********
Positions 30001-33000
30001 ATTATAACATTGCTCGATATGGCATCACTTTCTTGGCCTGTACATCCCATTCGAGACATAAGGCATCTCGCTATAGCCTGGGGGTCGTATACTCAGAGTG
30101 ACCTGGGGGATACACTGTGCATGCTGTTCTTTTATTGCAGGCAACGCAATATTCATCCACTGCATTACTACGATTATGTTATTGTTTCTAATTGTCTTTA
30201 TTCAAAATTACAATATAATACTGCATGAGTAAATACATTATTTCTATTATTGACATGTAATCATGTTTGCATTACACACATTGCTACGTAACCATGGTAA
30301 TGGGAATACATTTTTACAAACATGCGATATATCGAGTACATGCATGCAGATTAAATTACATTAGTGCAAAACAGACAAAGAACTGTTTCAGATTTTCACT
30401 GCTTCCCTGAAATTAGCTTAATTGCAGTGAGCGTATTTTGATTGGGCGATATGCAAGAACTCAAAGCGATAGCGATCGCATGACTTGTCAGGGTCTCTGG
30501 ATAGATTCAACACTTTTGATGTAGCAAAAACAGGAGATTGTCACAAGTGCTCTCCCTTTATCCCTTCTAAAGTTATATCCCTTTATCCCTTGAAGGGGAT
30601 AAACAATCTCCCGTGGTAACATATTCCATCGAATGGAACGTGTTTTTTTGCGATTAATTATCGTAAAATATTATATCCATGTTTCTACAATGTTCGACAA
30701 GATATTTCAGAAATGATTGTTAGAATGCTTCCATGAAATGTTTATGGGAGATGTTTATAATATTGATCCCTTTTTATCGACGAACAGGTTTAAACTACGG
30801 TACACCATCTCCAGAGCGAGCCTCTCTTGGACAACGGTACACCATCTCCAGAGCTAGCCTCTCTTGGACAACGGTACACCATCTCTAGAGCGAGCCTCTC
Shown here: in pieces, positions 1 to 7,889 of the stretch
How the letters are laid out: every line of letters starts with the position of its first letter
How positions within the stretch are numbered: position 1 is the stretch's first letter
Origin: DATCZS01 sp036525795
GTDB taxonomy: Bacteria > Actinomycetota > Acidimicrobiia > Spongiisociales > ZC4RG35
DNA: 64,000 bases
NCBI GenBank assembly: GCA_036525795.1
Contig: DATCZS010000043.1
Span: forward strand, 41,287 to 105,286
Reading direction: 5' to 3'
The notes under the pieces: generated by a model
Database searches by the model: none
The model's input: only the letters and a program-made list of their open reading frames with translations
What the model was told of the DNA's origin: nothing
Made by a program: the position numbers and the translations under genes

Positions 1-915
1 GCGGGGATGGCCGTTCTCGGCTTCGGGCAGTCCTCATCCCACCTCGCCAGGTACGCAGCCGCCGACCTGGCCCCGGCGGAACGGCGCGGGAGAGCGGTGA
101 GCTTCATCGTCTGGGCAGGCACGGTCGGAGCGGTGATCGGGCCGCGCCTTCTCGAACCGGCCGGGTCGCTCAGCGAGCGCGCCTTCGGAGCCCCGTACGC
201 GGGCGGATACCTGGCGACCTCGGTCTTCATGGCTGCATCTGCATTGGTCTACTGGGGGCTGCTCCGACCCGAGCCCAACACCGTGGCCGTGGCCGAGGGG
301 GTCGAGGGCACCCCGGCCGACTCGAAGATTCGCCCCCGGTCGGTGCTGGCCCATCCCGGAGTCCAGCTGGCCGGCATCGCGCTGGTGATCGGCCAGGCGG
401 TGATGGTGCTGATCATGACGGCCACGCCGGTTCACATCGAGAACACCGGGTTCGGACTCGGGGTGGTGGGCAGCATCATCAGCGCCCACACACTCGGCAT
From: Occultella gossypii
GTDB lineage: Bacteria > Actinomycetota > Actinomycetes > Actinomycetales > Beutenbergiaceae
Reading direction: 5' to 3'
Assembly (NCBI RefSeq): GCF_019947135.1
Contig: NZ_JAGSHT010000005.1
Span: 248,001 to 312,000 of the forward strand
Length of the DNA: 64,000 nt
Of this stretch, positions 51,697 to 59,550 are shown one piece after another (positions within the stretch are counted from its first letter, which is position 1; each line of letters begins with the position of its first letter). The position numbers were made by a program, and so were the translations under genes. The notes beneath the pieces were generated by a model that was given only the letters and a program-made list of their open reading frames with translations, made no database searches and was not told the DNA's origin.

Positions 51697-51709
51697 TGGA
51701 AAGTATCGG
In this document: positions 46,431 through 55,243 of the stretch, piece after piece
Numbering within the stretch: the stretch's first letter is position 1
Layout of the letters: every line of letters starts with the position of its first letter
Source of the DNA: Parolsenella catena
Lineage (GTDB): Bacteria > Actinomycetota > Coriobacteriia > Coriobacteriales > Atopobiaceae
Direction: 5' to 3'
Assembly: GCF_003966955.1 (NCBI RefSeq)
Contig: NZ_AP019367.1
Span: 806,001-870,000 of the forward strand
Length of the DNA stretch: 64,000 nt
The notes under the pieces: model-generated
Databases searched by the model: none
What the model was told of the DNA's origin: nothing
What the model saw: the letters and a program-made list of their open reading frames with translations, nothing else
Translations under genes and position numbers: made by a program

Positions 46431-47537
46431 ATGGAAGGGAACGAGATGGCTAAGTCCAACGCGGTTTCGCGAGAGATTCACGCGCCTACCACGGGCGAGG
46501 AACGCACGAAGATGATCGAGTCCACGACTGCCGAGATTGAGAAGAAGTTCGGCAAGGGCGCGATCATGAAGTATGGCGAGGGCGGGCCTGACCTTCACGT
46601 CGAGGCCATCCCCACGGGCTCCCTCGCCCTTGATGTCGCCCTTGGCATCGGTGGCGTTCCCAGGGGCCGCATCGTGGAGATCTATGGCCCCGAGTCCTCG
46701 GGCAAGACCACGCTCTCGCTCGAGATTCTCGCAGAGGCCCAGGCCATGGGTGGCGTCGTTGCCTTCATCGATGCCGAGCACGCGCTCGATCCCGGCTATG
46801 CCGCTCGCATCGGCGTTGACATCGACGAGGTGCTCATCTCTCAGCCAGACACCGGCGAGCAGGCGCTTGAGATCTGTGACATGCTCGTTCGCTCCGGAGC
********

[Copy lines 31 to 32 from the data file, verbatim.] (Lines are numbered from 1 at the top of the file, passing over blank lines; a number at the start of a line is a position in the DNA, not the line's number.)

401 TGATGGTGCTGATCATGACGGCCACGCCGGTTCACATCGAGAACACCGGGTTCGGACTCGGGGTGGTGGGCAGCATCATCAGCGCCCACACACTCGGCAT
From: Occultella gossypii